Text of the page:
This article describes the changes taking place in a mature HMO market that has been identified as a bellwhether HMO community, the Minneapolis-St. Paul metropolitan area. We describe how this market - previously characterized by traditional HMOs and traditional fee-for-service plans - has been transformed within the past five years into a market with a variety of plans competing on the dimensions of premiums, provider choice, and coverage. Among the most significant changes are the evolution of the local Blue Cross and Blue Shield plan into a form resembling an individual practice arrangement (IPA) with broad coverage and broad provider choice, and the appearance of preferred provider plans sponsored by the HMOs. We suggest that such changes have blurred the distinction between health plan types, making traditional plan designations no longer valid for either health policy analysis or health services research. For example, studies contrasting the performance of HMOs and fee-for-service plans should concentrate instead on the various dimensions of these plans, such as coverage and openness of provider choice. The article is intended to stimulate discussion and to suggest a new framework for describing health plan competition.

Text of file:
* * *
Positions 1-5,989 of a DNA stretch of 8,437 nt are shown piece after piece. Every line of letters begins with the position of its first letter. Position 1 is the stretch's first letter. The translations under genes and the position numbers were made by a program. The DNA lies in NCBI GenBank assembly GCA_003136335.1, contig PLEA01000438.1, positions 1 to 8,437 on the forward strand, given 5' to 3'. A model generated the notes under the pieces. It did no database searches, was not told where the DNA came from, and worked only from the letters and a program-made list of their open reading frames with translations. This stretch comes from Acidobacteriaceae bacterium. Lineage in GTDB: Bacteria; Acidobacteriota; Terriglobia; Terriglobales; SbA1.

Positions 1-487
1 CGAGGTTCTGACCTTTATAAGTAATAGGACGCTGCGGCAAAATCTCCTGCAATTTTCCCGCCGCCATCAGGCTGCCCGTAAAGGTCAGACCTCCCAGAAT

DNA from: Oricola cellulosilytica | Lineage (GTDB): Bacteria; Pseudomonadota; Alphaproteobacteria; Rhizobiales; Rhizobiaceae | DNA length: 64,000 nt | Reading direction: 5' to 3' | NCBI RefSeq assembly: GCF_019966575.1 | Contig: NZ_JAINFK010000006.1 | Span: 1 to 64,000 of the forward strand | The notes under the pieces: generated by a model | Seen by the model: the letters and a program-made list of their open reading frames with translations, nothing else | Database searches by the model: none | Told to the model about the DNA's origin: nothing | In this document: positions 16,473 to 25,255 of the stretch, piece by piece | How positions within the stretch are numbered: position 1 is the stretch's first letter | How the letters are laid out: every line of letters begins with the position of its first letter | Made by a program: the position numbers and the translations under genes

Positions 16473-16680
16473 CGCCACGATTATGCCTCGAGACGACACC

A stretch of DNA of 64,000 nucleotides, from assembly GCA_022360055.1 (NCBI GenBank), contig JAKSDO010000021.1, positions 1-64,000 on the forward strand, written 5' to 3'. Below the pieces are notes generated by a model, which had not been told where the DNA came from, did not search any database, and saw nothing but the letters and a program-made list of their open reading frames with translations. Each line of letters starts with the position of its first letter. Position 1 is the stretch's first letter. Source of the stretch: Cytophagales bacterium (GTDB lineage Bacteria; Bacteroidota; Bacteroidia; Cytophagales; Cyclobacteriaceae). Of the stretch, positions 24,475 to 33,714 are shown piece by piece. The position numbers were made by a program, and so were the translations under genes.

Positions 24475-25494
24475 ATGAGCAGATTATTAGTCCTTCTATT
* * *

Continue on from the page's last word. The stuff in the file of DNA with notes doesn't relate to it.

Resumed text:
|Original language||English (US)|
|Number of pages||21|
|Journal||Health services research|
|State||Published - 1989|